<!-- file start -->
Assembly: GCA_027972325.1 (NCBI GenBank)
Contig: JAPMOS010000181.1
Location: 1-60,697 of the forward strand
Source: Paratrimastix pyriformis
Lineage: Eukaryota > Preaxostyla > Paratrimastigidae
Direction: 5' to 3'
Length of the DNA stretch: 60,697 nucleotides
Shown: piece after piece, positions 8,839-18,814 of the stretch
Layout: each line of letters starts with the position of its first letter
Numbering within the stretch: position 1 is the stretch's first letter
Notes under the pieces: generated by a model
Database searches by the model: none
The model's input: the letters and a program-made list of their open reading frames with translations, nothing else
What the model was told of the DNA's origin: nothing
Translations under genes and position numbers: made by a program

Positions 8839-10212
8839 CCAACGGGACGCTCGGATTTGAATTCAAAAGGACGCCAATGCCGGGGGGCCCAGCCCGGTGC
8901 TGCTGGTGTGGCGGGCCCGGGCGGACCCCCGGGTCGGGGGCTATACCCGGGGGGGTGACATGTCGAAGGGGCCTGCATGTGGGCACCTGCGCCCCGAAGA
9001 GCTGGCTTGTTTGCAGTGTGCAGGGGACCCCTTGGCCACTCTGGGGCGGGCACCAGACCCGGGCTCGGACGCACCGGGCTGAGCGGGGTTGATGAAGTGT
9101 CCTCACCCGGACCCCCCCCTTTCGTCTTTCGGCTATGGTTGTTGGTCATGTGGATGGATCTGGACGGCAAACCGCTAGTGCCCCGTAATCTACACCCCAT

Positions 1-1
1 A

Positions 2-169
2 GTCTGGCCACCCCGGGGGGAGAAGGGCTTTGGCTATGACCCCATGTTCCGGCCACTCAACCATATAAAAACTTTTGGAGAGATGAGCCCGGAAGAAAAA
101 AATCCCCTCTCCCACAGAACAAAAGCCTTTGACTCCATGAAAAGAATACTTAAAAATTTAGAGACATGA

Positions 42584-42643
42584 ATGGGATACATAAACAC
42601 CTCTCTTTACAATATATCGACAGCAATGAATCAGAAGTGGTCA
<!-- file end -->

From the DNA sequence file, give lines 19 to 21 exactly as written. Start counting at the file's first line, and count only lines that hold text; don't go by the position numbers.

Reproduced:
9001 GCTGGCTTGTTTGCAGTGTGCAGGGGACCCCTTGGCCACTCTGGGGCGGGCACCAGACCCGGGCTCGGACGCACCGGGCTGAGCGGGGTTGATGAAGTGT
9101 CCTCACCCGGACCCCCCCCTTTCGTCTTTCGGCTATGGTTGTTGGTCATGTGGATGGATCTGGACGGCAAACCGCTAGTGCCCCGTAATCTACACCCCAT

Positions 1-1